Q&A: Preeclampsia Baby Not Rolling Over

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blockquote_bgMy child just had her nine month check-up. My husband and I have been concerned as her gross motor skills are developing slowly. I had preeclampsia during pregnancy and spent the last two months on my side. My doctors kept her in my womb until she had neutral blood flow. At that point, they decided it was time for me to have her via c-section. She was born 6 weeks and one day early. She weighed 3 lbs. 5 oz. Because of her prematurity, we have been monitoring her gross motor development based on what her due date would have been if she was full term. Even given this though, she is developing slowly. She did not require any oxygen when she was born nor were there any complications other than what one might see in a normal preemie. For the last 2 months, she will roll from her back part way onto her stomach (will not remove the arm under her), and she tends to sleep like this. She will not roll over all the way from back to stomach.
She will not even really attempt to roll over from stomach to back. It is as if she does not recognize that she can use her arms when she is on her stomach. While she has been able to hold her head steady for a couple of months, she is not making much progress on sitting up without support. If she is leaning against something, she can balance for a few minutes or longer depending, but she does not sit up on her own without support. She mostly just seems very content to lay on her back and play. We have tried to work with her both on her stomach and back but have made little progress. Her doctor did not have many recommendations although her did recognize that her gross motor skill development is delayed. My questions regarding this are: Should we be concerned and seek other opinions? If so, do you have a recommendation as to whom? (i.e., help me grow, another specialist, etc.) Are there more things that we should be doing as parents to facilitate gross motor skill development?

I would recommend contacting your local early intervention provider for a physical therapy evaluation for your daughter. From your description of your daughter’s motor skills, it sounds as if your daughter would definitely qualify and benefit from physical therapy services to help her continue to progress with rolling, sitting and crawling. Since she was a preemie, it is certainly fine to keep in mind that she may need an extra month or two to develop skills similar to her same age peers, however, by 9 months she should be rolling in both directions and starting to sit on her own. Continue to give your daughter as much play time as possible on her belly on the floor and encourage her to roll to secure toys that are placed just out of her reach. You can help her if her arm continues to get stuck as you mentioned. If you place her on a small blanket and tip the blanket upwards while she is on it, it will give her some extra momentum to roll. You can also place her over your lower leg, tucking her knees under her, to get her used to weight bearing on her knees and encourage her to place her hands on the floor over your leg to bear weight in this position (a skill she will need for crawling).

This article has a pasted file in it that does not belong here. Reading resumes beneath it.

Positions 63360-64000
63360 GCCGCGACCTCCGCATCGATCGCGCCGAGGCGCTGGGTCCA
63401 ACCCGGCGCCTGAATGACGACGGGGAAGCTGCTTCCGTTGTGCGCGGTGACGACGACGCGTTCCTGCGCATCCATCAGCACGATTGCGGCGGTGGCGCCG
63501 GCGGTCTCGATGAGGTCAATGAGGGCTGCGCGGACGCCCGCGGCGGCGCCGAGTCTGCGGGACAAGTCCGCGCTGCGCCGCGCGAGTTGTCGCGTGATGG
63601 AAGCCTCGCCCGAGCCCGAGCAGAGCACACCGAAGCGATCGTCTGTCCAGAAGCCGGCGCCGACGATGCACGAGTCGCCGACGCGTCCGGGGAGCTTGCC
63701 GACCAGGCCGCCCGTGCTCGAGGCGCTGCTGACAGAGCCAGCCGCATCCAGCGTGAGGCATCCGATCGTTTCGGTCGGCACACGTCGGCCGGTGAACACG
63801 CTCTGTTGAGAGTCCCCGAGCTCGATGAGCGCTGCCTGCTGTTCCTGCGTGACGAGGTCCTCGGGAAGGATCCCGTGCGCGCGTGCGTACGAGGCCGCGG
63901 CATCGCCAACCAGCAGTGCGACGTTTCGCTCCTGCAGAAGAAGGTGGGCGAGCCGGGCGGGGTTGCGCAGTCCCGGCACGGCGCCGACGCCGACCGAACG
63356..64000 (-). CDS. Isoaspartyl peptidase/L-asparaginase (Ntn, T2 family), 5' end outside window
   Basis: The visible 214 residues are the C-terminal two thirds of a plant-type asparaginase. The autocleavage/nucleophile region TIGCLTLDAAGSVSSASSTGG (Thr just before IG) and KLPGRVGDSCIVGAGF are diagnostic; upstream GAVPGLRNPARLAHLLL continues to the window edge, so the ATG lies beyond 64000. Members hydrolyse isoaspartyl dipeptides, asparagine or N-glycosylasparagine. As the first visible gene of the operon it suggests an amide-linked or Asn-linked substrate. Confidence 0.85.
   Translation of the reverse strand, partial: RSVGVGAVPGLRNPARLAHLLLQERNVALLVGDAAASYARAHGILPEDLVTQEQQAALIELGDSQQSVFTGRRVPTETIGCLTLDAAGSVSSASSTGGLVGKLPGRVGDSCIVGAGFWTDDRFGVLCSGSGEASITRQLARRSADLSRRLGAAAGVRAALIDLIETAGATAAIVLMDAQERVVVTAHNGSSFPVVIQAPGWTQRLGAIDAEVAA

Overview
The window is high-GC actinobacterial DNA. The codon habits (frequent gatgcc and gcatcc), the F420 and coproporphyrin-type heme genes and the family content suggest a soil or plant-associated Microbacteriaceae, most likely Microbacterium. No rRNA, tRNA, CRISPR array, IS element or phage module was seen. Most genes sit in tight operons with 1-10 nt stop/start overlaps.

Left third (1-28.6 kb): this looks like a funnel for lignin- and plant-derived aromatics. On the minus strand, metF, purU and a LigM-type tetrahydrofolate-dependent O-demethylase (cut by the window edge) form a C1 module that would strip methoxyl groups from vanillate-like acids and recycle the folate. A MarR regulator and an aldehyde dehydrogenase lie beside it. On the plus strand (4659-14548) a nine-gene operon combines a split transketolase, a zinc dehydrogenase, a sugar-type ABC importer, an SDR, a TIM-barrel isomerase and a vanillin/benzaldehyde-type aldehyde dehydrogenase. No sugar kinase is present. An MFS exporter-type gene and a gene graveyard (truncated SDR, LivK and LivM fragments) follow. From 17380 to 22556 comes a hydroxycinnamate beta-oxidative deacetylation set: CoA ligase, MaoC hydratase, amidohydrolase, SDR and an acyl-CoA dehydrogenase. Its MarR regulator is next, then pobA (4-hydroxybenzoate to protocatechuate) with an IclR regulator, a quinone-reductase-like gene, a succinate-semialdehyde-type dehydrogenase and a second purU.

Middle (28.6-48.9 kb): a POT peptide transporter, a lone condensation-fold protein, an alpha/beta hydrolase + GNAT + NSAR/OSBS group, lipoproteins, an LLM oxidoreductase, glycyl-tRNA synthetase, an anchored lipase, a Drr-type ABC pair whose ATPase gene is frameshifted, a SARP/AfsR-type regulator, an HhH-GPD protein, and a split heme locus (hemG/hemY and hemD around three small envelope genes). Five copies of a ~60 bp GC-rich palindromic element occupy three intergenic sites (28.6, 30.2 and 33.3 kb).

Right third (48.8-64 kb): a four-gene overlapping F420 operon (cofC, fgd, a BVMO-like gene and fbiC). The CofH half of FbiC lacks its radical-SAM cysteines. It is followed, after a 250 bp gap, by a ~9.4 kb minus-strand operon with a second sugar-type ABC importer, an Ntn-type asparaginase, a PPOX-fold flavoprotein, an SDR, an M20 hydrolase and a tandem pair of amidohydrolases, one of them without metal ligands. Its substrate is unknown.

You can use a boppy pillow or a pile of regular pillows around her on the floor to encourage her to practice independent sitting. Place toys to her left and right sides and not always directly in front of her to encourage her to pivot and reach for things when she is on her belly and while sitting. After each diaper change you can work on helping her into a natural sitting position by (instead of just picking her straight up) by rolling her to her side, and placing on of your hands on her hip and your other hand on her opposite shoulder and rotating her up into a sitting position. This will help her to learn to achieve a sitting position on her own, and as she gets stronger she should be placing her hand on the floor and helping push herself upwards. You can also sit her on an exercise ball and gently bounce her, tipping her gently from side to side and encouraging her to “right” her body back into midline. This may help increase her core strength needed for more complex motor skills. You can lie her on her belly on a small playground ball and roll her forward encouraging her to place her hands on the floor and then rolling her back again into her knees. Limit her time spent in bouncy seats, exersaucers, walkers, etc. A physical therapist will be able to give you many more suggestions on how to work on her motor skills during playtime. You can consult with your local Help Me Grow program, seek out a private physical therapist through your insurance or this is a link to early intervention services in your area: Clark County Board of MR & Developmental Disabilities: Early Intervention Services 2430 Van Buren Avenue, Springfield, OH 45505-2555 Phone: (937) 328-2680.